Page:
Raymond and I are taking everything in our stride as much as we can. The worst year was definitely 2020 with Raymond ending up having to be taken to Hammersmith Hospital for triple bypass surgery and the wasted three weeks of waiting before hand at the RD&E. Of course, in that January and February we were barely told about Covid and I think Raymond was lucky to get back home before Covid burst on the scene. Of course, the news was delayed because it seems it was around the previous November.

I was only too pleased to be there for my cousin. He is all alone and I was determined to make sure that he did not become a victim of the system. I was involved from the very beginning and the hospital, social workers etc. have all kept in touch with me throughout the last six months. I have documented everything and have over 120 A4 pages. I could turn it into a novel!

As for Raymond, problems with his beta blockers began after the doctor said he could stop taking them because new evidence showed that beta blockers, the cardio-selective ones, did not strengthen the heart unless 20 mg were taken daily and that their other use, control of blood pressure at smaller doses, were not of any purpose to Raymond, because he did not have high blood pressure and so the beta blocker made it go too low, making him feel dizzy and unsteady, and thus risking a fall. What I think was wrong was that he was told to stop them when the leaflet says not to do this but come off gradually. He has been doing this himself.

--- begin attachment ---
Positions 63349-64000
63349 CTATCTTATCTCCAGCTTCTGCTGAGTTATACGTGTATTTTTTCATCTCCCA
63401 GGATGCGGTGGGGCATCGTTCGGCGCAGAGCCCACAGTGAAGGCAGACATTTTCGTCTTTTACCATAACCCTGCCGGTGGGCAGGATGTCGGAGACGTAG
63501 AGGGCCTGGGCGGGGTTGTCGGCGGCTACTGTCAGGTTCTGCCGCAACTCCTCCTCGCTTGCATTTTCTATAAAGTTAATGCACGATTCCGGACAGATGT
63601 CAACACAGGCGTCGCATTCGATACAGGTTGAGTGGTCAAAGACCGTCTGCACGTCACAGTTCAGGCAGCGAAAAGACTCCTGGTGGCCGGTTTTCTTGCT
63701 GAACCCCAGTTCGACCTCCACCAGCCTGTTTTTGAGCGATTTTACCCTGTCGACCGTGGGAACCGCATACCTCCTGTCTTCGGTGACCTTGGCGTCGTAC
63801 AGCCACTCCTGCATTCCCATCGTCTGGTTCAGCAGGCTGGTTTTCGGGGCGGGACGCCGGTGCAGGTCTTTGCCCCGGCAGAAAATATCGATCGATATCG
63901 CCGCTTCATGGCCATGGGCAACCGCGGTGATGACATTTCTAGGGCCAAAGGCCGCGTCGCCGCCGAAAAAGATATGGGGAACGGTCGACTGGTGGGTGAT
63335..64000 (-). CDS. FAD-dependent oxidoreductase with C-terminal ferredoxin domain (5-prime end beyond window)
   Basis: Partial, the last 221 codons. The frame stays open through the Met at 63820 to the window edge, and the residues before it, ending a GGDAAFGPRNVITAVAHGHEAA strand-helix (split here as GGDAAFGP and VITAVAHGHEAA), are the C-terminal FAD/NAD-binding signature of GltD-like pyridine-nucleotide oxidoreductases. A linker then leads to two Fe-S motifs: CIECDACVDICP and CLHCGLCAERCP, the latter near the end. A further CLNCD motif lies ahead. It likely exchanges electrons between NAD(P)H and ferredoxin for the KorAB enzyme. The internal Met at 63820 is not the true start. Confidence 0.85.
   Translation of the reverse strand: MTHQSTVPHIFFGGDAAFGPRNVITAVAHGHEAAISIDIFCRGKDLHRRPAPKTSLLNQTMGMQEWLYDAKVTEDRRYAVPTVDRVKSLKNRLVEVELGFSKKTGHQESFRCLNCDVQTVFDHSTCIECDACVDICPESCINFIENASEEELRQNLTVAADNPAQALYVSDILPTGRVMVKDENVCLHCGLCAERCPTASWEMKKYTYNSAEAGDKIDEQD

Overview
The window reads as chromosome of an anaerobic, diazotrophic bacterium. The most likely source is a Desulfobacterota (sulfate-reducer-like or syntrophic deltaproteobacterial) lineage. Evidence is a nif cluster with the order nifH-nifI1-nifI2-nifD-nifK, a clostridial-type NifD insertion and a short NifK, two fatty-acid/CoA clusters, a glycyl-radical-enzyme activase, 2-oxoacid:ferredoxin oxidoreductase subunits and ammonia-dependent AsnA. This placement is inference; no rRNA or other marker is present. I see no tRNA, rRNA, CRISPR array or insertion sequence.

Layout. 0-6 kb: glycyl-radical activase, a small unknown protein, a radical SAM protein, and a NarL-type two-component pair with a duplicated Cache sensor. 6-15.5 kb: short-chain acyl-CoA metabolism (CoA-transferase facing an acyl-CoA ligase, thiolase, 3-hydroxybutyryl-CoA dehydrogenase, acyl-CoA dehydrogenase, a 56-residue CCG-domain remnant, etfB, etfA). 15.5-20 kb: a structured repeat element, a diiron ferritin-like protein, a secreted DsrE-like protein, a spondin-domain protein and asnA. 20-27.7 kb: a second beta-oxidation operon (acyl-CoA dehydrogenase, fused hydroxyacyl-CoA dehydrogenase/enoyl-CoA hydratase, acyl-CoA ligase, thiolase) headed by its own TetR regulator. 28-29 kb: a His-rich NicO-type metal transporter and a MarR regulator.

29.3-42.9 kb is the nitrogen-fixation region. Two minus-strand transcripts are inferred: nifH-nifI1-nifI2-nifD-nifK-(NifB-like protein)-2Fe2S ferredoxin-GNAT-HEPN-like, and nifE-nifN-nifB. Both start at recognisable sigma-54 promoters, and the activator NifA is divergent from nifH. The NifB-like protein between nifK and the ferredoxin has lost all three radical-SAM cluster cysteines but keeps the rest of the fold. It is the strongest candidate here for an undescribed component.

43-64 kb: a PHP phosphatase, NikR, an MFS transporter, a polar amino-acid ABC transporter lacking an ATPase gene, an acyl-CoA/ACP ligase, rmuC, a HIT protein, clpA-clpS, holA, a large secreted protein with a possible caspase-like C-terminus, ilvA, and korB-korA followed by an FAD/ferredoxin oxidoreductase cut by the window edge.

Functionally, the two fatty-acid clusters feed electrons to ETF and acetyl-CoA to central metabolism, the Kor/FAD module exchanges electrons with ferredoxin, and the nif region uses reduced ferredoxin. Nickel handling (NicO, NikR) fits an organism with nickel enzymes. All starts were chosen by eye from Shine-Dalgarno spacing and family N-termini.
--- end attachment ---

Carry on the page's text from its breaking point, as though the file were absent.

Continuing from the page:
You are lucky that your GP is using emails as a way of contact. We do not have this at our surgery. You can only phone and the phone is always busy with no menu coming up, except when the surgery is closed!

You will see from the great post from Sondra that we are not alone in our despair at the state of the country. Where have our standards gone? Just look at the yobbish behaviour of the football fans in Glasgow last night. One of my brothers tells me of a walk through a local park where yobs were using catapults to fire stones at the heads of nearby swans. He also told me of a walk through the park where a crowd of people were eating and drinking and just got up leaving all their rubbish behind on the grass. My brother cleared it all up and took it to the litter collector. Where has the self respect of people gone?

I do agree about the thread and other threads but I think life has been absorbed by the coronavirus and all the problems it has brought with it. I do agree that there is a lot of information here and it is always worth reading anything published by the moderators. I like the idea of the moderators and they way they keep an eye on the thread. I often look at Active Topics and also keep an eye on All Topics.

Do you know anything about Li-Fraumini Syndrome and the variant TP53 gene? Apparently mutations in a gene on chromosome 17, known as P53, gives an increased risk of cancer over your lifetime and some cancers in particular, including breast cancer. TP53 is the genetic blueprint for a protein P53.

I do not know if I have explained that well, but out of interest I looked on the internet about it, after a conversation with a friend, and there is lots about it, but I could not find it in my medical book. As you know, patients get their pathology reports now but I was not offered mine back in 2005. I would be interested to know if anyone has anything about this in their pathology reports. If I have understood it correctly it is also implicated in rare cancers. It would seem to me that we should all be tested for it. As you know, I did ask for genetic testing, but was told at the time that I could not have it on the NHS because patients with faulty genes usually develop breast cancer at a younger age. As you know, I am interested in all things cancer. This particular syndrome with its hereditary implications is very interesting.